Alas, anti-democratic forces in North Dakota are copying the bad ideas of South Dakota Republicans in an attempt to shackle the people’s power to initiate changes to their constitution. A group calling itself “Protect North Dakota’s Constitution” is circulating an initiative petition to amend North Dakota’s constitution to prevent amendments to the Constitution:
“The goal is to provide our constitution with a higher level of respect than what we think it is getting right now,” said Jeff Zarling, Williston, who co-chairs Protect North Dakota’s Constitution with retired Maj. Gen. Mike Haugen of Fargo.
…“We just believe that the constitution is attempted to be changed because it’s too easy,” he said.
The proposed measure would limit constitutional initiatives to a single issue and require 60% voter approval for passage. Currently, the threshold is 50%, the same as statutory measures [Jill Schramm, “Proposed Measure Would Tighten Rules for ND Constitutional Changes,” Minot Daily News, 2021.07.29].
Hmm… so advocates who want amendments to contain only a single subject are proposing a two-subject amendment. They say amendments should require a 60% vote, but they will only need a 50% vote for their amendment. As usual, the forces seeking to take the constitution away from citizen control don’t really mean what they say.
The North Dakota petitioners also appear not to mean what they say about being “grassroots“. Multiple critics note that the dozens of sponsors of the measure are “big business, big bankers, and energy lobbyists” pushing back against an Ethics Commission created in 2018 and other healthy checks on corporate influence. Among the well-connected sponsors:
- Wade Boeshans, president of BNI Energy and chairman of the Lignite Energy Council. Gov. Doug Burgum illegally appointed coal executive Boeshans to the Legislature last November.
- Danita Bye, member of the North Dakota Petroleum Council Board of Directors and Burgum appointee to the North Dakota Board of Higher Education.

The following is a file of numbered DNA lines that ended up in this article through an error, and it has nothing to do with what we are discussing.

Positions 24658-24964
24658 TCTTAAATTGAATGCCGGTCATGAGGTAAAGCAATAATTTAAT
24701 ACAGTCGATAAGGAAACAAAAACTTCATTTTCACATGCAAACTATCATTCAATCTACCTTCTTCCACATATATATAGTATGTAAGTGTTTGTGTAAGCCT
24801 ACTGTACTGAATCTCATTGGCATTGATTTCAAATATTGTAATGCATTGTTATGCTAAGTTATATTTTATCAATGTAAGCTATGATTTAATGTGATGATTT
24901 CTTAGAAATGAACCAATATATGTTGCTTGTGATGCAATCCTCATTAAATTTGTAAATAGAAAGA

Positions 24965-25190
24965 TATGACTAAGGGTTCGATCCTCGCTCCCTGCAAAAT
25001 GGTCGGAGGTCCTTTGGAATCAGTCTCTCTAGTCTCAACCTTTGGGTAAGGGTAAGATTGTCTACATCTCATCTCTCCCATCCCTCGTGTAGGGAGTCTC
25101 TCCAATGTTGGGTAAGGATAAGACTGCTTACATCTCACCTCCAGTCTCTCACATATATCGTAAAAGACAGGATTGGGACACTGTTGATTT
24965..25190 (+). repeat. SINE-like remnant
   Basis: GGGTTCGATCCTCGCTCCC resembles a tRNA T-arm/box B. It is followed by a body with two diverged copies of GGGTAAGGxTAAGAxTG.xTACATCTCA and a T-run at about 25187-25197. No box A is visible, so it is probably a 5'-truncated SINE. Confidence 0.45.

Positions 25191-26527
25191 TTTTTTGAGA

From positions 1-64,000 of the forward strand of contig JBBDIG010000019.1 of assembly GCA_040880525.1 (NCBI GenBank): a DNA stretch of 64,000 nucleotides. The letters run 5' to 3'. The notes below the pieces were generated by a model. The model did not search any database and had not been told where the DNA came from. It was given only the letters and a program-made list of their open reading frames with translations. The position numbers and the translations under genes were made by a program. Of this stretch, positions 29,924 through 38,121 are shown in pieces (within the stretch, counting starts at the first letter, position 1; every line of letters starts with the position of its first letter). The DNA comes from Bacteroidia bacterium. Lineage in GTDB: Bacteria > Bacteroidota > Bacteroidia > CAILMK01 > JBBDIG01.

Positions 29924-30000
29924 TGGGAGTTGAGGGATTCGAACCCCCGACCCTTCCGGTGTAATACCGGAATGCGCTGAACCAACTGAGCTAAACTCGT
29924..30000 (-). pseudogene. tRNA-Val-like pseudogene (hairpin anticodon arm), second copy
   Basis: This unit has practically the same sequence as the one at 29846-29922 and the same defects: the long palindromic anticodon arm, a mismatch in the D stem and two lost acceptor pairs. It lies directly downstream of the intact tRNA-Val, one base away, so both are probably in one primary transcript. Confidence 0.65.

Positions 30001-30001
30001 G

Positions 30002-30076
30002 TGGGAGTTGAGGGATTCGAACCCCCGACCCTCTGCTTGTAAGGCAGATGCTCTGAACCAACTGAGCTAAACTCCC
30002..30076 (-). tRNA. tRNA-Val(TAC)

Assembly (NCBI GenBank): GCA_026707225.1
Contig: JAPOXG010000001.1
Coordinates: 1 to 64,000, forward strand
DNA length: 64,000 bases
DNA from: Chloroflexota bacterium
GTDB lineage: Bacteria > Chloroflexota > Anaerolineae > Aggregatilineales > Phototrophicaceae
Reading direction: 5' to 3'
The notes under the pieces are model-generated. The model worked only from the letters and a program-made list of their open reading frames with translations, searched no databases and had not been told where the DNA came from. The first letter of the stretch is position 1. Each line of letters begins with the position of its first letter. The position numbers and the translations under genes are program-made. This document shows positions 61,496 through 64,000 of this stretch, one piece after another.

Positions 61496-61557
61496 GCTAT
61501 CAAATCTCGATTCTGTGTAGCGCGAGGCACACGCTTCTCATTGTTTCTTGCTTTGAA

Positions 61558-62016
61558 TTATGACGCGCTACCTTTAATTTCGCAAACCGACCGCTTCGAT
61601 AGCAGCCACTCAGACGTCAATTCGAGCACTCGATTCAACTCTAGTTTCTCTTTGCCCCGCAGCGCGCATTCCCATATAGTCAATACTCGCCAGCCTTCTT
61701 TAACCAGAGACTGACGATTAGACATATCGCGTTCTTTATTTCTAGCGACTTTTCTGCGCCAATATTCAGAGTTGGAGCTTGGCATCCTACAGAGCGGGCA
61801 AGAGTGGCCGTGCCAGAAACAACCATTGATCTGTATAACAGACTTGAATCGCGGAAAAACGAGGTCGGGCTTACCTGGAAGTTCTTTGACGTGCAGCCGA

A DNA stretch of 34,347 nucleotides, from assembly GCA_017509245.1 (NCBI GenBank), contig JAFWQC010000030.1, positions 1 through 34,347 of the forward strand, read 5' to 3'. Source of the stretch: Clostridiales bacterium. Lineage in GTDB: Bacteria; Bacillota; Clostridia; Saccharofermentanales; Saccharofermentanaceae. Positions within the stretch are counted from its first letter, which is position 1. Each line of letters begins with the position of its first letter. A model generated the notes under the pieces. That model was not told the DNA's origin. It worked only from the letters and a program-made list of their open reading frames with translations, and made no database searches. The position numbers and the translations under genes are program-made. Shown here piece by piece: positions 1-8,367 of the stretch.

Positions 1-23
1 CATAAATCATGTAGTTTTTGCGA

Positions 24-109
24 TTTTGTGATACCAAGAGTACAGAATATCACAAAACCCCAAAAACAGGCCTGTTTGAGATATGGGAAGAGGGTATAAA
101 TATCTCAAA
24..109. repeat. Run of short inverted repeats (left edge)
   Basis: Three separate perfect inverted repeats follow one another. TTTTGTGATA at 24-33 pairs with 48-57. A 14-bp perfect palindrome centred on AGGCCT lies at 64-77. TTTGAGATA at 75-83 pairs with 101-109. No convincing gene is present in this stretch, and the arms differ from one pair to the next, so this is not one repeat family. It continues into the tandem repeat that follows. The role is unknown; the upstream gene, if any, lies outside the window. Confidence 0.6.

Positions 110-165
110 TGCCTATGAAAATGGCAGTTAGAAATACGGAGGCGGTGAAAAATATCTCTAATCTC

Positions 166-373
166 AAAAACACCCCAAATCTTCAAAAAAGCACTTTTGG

- Susan Shearer, gravel exec, member of the North Dakota Unemployment Insurance Advisory Council (reappointed by Governor Burgum in 2018), testified to North Dakota Legislature last February that “Unemployment benefits are a necessary evil for our business….”
- Guy Moos, Dickinson baking exec, Gov. Burgum’s favorite North Dakota donut maker, frequent big-money Republican donor.
- Dr. Mary Aaland, Fargo surgeon and another Republican donor.
- Steve Swiontek, longtime Gate City Bank exec, casual Republican donor.
South Dakota Republicans put a single-subject rule on the ballot and persuaded voters to pass that vile and anti-democratic restriction as Amendment Z in 2018. Their intent was to stymie initiated amendments, and Governor Kristi Noem has already put that single-subject rule to work to block marijuana constitutionalization. South Dakota Republicans are now pushing a 60% rule for constitutional amendments in the form of Amendment C, to be voted on at the 2022 primary election, likely mostly by Republican voters who will have other reasons to turn out and a desire to do what their party leaders tell them, stifle the will of the people, and preserve the power of the elite minority in Pierre.
The Fargo Inforum editors agree that letting a minority control the state constitution is a bad idea:
But this group aiming to erode voters’ authority wants you to believe that a simple majority sets the bar too low, making it “almost trivialized” to amend the state constitution.
They want to persuade voters to weaken their voice by requiring a 60% supermajority to amend the constitution. In effect, they’re advocating allowing a minority of voters to have veto power over amendments.
That’s a very bad idea. We should leave it to the collective wisdom of voters to decide whether a proposed constitutional amendment is sound, unwise or unnecessary. A simple majority should be trusted to make that decision.
After all, the overwhelming majority of issues decided by the North Dakota Legislature and local governments are decided by a simple majority vote. By requiring a supermajority, it would become much more difficult to alter the constitution to change with the times [editorial board, “North Dakota Voters Shouldn’t Fall for This Stunt to Weaken Their Voice,” Fargo Inforum, 2021.04.16].
North Dakotans managed to enact an Ethics Commission in 2018 while South Dakota voters saw their 2016 ethics commission repealed by the South Dakota Legislature right away in 2017, then were lured by Republicans into rejecting ethics reform in 2018 and passing instead a restrictive and infinitely malleable single-subject trap. Let’s hope North Dakota voters have similar success in beating back this fresh assault on their watchful democracy… and let’s hope South Dakota voters can follow their northern neighbors’ example!
Timeframe: North Dakota gives petitioners one year to circulate their petitions. The foes of democracy cited above got the green light to circulate on April 22, so they have until April 22, 2022, to collect their 31,164 signatures (4% of the resident population as counted by the 2020 Census). However, if they submit their signatures by February 14, 2022, the sponsors can place their initiative on the June 14 primary ballot. Four months before the election—do you see that, South Dakota Secretary of State Steve Barnett?